Please describe a few of the key roles and responsibilities of your position.
As National Director of Gynecologic Oncology, I work to help ensure that Cancer Treatment Centers of America® (CTCA) delivers cutting-edge, innovative care in the field of gynecologic oncology and maintains high quality in all of our work in the field. This effort sees me taking part in national quality-assurance activities, taking weekly calls to discuss best practices at all CTCA® hospitals, participating in weekly tumor board meetings and reviewing current research in journals. I also teach a college course, Introduction to Clinical Research, at Morehouse School of Medicine and am course director and teacher of several continuing medical education offerings for providers.
In addition, I am involved in recruiting new physicians to join our medical team at CTCA and with community presentations, and I often meet with media and our internal marketing team to make sure we are able to inform the public about innovations in gynecologic oncology.
I am also always actively researching topics in gynecologic oncology and writing on innovations in the field for publication and presentation at conferences and annual meetings. I have submitted nearly 20 abstracts to the American Society of Clinical Oncology and the Society of Gynecologic Oncology in the past year.
Are there some specific advances in gynecologic oncology that you feel are particularly exciting at this time?
I am engaged in several research projects that I’m excited about. Our sentinel node procedure is a patent-pending innovation that may improve the detection of uterine cancer metastases, a potentially significant advance.
In addition, I am involved in a first-in-human trial of an ovarian cancer screening protocol, testing a method to detect precancerous ovarian changes. If changes are found at this early stage, they could be treated with a simple outpatient surgery.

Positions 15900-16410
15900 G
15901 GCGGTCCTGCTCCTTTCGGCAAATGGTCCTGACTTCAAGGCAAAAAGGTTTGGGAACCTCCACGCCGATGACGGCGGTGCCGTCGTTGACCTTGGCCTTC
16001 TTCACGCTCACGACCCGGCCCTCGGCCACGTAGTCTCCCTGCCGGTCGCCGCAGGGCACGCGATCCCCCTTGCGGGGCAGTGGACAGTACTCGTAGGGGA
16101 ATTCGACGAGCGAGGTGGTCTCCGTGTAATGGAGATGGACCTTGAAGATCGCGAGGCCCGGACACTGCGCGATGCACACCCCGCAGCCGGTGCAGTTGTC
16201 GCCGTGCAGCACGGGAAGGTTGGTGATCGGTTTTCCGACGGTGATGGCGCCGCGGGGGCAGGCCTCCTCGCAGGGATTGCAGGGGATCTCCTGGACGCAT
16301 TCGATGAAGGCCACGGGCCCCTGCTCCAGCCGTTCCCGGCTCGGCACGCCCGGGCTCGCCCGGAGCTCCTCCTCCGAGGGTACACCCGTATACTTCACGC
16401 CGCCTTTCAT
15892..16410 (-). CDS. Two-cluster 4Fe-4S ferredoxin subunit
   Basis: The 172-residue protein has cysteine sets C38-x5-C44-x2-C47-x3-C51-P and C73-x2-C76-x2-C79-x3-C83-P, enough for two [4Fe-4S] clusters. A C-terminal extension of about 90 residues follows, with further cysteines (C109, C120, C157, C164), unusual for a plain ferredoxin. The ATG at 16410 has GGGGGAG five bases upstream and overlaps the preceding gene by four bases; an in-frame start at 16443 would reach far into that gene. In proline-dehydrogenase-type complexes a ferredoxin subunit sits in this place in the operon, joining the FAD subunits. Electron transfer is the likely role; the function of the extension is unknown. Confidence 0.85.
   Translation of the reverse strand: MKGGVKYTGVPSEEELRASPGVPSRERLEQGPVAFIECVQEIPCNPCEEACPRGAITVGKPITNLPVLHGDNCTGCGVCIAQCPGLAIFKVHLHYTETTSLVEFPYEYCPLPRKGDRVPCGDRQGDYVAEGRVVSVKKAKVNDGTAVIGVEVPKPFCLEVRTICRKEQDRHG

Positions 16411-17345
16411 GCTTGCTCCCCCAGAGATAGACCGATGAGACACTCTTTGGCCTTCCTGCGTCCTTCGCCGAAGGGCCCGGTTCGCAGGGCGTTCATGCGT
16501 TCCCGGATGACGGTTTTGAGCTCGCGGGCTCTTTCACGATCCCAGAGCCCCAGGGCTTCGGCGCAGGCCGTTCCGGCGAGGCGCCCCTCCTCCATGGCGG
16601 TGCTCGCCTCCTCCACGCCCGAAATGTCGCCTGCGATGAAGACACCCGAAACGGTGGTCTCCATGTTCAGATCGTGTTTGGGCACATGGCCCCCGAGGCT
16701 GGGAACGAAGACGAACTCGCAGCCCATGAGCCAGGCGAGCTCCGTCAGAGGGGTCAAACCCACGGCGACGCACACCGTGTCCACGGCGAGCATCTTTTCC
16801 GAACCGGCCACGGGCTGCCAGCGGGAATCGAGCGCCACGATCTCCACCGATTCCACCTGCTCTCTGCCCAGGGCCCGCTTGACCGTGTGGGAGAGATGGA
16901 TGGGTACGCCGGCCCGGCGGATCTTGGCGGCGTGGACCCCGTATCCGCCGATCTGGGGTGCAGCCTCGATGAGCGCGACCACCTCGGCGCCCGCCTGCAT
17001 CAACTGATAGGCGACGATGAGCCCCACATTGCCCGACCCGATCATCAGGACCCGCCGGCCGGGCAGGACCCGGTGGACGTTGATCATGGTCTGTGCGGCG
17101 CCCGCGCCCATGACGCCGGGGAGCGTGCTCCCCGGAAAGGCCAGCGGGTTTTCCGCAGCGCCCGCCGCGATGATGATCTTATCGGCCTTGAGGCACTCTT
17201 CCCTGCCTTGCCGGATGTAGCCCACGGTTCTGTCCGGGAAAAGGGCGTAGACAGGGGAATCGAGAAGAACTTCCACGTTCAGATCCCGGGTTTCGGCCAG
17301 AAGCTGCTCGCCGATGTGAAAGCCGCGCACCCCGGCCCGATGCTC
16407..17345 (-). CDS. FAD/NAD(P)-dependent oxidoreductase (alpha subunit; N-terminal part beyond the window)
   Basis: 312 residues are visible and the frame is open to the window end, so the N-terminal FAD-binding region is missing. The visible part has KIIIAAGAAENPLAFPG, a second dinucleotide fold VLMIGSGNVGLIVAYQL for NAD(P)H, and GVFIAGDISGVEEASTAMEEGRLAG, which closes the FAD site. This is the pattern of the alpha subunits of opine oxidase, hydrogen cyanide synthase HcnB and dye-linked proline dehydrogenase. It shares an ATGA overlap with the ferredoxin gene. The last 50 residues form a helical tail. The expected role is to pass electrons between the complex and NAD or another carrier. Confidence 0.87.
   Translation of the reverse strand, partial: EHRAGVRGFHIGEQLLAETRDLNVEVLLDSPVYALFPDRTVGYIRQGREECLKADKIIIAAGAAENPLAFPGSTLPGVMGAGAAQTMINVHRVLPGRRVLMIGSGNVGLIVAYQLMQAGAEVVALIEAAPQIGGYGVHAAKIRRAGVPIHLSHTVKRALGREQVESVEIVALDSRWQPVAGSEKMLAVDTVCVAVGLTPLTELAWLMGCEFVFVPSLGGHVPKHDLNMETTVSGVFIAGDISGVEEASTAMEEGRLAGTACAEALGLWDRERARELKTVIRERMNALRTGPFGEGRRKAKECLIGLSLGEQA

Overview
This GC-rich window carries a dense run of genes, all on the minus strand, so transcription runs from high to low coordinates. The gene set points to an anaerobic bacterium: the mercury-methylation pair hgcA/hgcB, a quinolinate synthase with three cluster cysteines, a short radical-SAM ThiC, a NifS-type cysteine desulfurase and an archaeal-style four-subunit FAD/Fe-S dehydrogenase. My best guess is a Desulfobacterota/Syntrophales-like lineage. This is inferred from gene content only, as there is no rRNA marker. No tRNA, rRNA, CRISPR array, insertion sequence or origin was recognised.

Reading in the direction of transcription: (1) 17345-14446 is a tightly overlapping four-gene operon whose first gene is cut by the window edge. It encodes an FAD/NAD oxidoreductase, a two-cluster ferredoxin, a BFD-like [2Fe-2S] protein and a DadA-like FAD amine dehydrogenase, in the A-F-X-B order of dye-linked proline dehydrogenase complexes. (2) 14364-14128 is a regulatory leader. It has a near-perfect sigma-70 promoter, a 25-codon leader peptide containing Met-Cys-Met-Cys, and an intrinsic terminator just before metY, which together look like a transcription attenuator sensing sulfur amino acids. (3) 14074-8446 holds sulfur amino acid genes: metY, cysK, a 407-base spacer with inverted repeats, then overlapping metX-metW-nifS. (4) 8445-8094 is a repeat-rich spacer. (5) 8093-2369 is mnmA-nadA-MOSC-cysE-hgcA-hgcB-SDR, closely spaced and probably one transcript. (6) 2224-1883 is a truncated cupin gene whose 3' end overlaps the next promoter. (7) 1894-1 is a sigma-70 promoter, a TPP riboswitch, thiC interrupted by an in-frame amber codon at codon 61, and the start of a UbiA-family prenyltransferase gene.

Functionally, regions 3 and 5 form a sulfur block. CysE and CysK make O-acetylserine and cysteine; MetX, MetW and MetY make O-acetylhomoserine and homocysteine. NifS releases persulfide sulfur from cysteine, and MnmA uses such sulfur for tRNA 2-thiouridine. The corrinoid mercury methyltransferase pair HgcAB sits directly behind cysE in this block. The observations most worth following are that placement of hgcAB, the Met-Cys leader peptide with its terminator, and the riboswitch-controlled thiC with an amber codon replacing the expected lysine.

Finally, we are starting a randomized clinical trial to study the impact of cytoreductive surgery and heated intraperitoneal chemotherapy in patients with epithelial ovarian cancer.
What brought you to Cancer Treatment Centers of America?
I temporarily took care of a CTCA patient who needed admission to her local emergency room (my former hospital). Through her eyes and my interactions with CTCA, I saw firsthand the difference CTCA can make. In addition, I had the opportunity to meet Maurie Markman, MD [President of Medicine and Science at CTCA], and I was impressed with his approach and his commitment to CTCA. From those two early interactions, I continued to learn more about CTCA and felt it would be a place I could really make a difference for patients.
What does a “typical” day look like for you at CTCA?
My days generally start at the hospital at 7 a.m., and any given day may include a variety of meetings, calls, writing, research, teaching and time with patients. My day doesn’t end until everyone else gets home and every patient is cared for.
What is most inspiring to you as you work with patients?
I am truly inspired by my patients’ bravery, the love they share with their families, the urgency of their need for care and the faith and trust they put in us—their care providers—and even more that I can’t begin to adequately describe.